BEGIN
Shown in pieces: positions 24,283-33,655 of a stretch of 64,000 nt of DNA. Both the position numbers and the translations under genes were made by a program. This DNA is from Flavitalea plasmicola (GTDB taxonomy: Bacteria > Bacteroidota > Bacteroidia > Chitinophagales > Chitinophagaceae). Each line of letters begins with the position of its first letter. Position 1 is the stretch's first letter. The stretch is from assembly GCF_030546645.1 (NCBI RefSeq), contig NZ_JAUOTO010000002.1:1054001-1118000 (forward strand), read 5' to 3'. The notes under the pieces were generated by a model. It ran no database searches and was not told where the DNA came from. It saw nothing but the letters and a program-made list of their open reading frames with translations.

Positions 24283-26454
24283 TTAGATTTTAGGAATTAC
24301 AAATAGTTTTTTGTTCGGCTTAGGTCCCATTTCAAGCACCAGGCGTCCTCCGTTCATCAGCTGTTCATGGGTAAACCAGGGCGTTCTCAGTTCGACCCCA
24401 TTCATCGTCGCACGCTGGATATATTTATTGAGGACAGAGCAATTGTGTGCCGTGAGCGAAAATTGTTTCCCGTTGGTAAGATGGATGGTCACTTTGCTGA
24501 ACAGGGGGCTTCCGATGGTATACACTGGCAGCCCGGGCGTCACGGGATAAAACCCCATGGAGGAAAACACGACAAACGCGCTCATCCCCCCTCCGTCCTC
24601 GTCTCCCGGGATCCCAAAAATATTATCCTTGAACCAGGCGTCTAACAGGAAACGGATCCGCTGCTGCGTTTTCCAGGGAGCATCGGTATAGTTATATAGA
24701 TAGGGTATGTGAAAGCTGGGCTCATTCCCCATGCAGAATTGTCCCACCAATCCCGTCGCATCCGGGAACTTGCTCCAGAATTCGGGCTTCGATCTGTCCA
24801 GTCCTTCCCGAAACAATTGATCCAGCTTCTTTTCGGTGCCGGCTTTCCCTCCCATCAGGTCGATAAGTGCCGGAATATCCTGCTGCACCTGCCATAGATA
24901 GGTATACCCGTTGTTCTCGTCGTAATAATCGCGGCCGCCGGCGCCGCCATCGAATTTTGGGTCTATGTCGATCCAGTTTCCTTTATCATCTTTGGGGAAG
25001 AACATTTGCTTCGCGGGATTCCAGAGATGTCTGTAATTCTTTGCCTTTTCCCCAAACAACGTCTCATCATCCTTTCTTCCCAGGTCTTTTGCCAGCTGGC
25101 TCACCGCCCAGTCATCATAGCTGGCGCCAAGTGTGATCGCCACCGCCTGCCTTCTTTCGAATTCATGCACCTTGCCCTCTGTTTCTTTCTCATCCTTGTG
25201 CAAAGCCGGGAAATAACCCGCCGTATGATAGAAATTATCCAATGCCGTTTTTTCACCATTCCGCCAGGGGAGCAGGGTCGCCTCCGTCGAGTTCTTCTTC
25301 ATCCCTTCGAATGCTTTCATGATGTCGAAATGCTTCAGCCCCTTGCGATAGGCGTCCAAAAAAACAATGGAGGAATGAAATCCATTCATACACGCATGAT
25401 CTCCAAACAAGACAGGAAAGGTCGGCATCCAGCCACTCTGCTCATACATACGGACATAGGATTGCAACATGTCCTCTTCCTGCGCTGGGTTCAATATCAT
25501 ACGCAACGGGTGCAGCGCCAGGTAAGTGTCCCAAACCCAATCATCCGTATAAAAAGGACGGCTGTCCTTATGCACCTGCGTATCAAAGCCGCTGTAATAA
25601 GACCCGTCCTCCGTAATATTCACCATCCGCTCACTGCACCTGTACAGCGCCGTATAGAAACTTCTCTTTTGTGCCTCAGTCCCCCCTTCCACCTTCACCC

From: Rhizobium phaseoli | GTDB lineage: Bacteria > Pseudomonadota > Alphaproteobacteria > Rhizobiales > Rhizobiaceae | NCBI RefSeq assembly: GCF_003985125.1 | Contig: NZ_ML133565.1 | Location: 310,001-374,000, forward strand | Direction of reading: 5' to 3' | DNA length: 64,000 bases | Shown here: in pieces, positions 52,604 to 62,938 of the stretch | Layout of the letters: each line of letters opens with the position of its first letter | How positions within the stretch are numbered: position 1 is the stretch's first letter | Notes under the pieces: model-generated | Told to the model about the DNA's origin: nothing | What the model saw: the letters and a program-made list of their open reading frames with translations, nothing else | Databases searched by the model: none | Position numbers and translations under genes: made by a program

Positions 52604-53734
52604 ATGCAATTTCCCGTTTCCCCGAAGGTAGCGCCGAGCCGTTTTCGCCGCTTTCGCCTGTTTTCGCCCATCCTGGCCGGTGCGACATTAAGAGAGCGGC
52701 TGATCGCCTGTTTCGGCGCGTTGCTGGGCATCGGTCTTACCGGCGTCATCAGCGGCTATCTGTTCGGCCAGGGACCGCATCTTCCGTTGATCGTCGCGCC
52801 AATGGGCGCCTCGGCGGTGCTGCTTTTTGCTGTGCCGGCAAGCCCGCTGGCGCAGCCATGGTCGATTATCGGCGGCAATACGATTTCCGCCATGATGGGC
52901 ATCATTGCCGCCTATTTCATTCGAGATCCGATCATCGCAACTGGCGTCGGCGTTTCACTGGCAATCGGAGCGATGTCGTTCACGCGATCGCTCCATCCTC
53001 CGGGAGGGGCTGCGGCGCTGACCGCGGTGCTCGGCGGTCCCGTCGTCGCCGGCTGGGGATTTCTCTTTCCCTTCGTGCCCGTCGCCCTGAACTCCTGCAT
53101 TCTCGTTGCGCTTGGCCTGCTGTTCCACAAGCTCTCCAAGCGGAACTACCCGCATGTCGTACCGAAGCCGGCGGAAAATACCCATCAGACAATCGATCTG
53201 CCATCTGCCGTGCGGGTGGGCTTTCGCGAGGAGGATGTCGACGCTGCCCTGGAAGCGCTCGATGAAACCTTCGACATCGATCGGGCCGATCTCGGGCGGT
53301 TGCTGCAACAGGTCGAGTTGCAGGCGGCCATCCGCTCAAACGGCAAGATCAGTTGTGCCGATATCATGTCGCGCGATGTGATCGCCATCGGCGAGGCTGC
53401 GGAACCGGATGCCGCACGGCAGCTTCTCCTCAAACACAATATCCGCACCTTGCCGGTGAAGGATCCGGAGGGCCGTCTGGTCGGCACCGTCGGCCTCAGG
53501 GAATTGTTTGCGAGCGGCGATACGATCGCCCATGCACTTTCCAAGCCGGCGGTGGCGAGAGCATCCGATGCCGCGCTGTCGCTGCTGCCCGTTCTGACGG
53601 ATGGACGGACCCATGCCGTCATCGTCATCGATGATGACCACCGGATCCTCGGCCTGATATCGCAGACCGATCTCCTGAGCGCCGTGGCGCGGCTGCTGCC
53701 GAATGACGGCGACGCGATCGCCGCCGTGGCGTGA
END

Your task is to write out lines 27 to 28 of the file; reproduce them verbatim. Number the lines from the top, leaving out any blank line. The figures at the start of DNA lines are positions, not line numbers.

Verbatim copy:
53301 TGCTGCAACAGGTCGAGTTGCAGGCGGCCATCCGCTCAAACGGCAAGATCAGTTGTGCCGATATCATGTCGCGCGATGTGATCGCCATCGGCGAGGCTGC
53401 GGAACCGGATGCCGCACGGCAGCTTCTCCTCAAACACAATATCCGCACCTTGCCGGTGAAGGATCCGGAGGGCCGTCTGGTCGGCACCGTCGGCCTCAGG